Kobe Bryant vs. Kyrie Irving 1-on-1: Who Wins This Game of Individual Talent?

Ethan Sherwood StraussNBA Lead WriterJuly 13, 2012

LAS VEGAS, NV - JULY 12:  Kobe Bryant #10 of the US Men's Senior National Team dribbles the ball during a pre-Olympic exhibition game against the Dominican Republic at Thomas & Mack Center on July 12, 2012 in Las Vegas, Nevada. The United State won the game 113-59.  (Photo by David Becker/Getty Images)
David Becker/Getty Images

We're in the hypothetical season for basketball it seems. Questions like "Who wins the 2012 championship?" have given way to "Who wins a physically impossible game between the 1992 Dream Team and current 2012 American Olympic squad?"

I personally have no problem with these frivolous debates, and I especially enjoy the one that Kyrie Irving and Kobe Bryant most recently stirred up. Irving challenged Bryant to a one-on-one game for $50,000. Kobe was dismissive in the way you would expect from Mr. Bryant. 

I can't predict with any certainty who would win such a matchup, but I have one sentence of advice for handicapping a one-on-one battle: Remember, rebounds are important. 

In a game of one-on-one, boards are as crucial as points. Have you ever played against a vastly taller person mano a mano? The height advantage can lead to easy tip-ins, again and again. If you can't out-board your opponent, there are no teammates to pick up the slack. 

We often conceive of "one-on-one" as consisting of only defense and scoring. This is probably why, when the issue was discussed during an Around the Horn ad break, guys like Michael Jordan and Kobe Bryant were cited as the prototypical one-on-one players. 

The panel agreed on Michael Jordan as the greatest one-on-one player ever. While I would loudly second anyone who declared MJ the greatest player of all time, I'm not sure he could win a one vs. one match against say, Hakeem Olajuwon.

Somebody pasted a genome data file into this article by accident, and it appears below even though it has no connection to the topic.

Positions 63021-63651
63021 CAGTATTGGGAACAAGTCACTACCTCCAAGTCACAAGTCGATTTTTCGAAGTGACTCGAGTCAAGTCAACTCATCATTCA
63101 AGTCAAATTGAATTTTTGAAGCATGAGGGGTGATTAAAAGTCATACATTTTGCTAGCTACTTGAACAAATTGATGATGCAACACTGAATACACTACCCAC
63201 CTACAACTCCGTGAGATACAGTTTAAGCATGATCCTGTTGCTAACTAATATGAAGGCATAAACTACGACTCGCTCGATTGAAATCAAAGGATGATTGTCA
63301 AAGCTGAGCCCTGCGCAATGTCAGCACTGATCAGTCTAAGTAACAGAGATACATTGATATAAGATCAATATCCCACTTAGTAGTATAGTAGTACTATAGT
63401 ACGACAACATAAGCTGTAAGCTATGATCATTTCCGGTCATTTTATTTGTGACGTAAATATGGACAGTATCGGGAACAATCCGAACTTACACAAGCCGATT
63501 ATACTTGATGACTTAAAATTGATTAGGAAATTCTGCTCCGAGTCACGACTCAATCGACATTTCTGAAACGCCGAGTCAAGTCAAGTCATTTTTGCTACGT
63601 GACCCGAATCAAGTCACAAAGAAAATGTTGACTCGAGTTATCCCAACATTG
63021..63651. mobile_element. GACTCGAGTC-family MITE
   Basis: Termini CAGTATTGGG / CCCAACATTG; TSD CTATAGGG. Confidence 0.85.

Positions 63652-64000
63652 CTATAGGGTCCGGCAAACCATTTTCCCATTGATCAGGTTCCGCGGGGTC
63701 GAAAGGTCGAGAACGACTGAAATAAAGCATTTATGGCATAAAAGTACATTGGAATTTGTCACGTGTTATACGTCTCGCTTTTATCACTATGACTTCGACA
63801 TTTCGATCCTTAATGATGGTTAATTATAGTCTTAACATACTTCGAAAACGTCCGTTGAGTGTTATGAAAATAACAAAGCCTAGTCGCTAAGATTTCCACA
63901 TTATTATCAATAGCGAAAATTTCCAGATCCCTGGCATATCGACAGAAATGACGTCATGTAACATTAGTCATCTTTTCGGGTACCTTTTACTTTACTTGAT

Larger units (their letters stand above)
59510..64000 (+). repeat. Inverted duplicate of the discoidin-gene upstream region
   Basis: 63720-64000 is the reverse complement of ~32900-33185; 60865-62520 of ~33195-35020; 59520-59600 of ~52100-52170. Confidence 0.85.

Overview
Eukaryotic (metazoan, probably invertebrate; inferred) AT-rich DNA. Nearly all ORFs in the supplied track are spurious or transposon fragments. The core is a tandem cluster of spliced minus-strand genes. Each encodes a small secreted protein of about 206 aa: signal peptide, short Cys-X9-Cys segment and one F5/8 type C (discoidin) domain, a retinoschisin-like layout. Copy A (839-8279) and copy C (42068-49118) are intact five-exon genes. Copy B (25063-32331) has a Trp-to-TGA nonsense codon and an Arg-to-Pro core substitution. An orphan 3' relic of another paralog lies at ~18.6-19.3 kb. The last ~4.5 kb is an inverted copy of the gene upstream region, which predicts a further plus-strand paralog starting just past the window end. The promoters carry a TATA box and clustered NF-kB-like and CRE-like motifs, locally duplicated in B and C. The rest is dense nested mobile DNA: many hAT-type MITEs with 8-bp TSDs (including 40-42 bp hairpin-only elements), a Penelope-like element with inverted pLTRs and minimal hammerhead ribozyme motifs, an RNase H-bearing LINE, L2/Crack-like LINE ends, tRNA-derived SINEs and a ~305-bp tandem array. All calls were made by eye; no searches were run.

Hakeem could handle the rock, defend all areas of the court and easily tip in his own misses if Jordan forced a shank. Again, this doesn't make Hakeem better than Michael. It merely means that Olajuwon benefits from a situation where rebounds have a disproportionate impact, and MJ's superior passing ability becomes a non-factor. 

In regard to our modern era, I would choose LeBron James as the preeminent one-on-one player. He rebounds like a power forward and dribbles like a point guard. It's a devastating combination for a completely open court.

Other small forwards who board like power forwards could also be good choices for "best one-on-one." Kevin Durant can score from anywhere with great efficiency, now that his dribbling has improved from last year. Carmelo Anthony's poor court vision wouldn't hurt him in a game without teammates. 

But don't sleep on a guy like Kevin Love, despite his defensive shortcomings. The Timberwolves power forward has a passable handle, shoots well from outside and can rebound better than any player, save for maybe Dwight Howard.

As for Howard, don't discount his chances, either. While he's terrible at dribbling, you'll be hard-pressed to find a better open-space defender. If he gets anywhere below the free-throw line against somebody like say, Kyrie Irving, Howard's getting the easy tip-in. 

In the case of Kyrie and Kobe, Bryant's a slightly better—not overwhelmingly better—rebounder. On that alone, I'm taking the old dog. For the rankings, it goes:

1. LeBron James

2. Kevin Durant

3. Dirk Nowitzki

4. Kevin Love

5. Carmelo Anthony 

I'm placing Kobe around sixth, which is no disrespect. Just as he dismissed the shorter Irving's chances, I'm questioning Kobe's ability to rebound over forwards.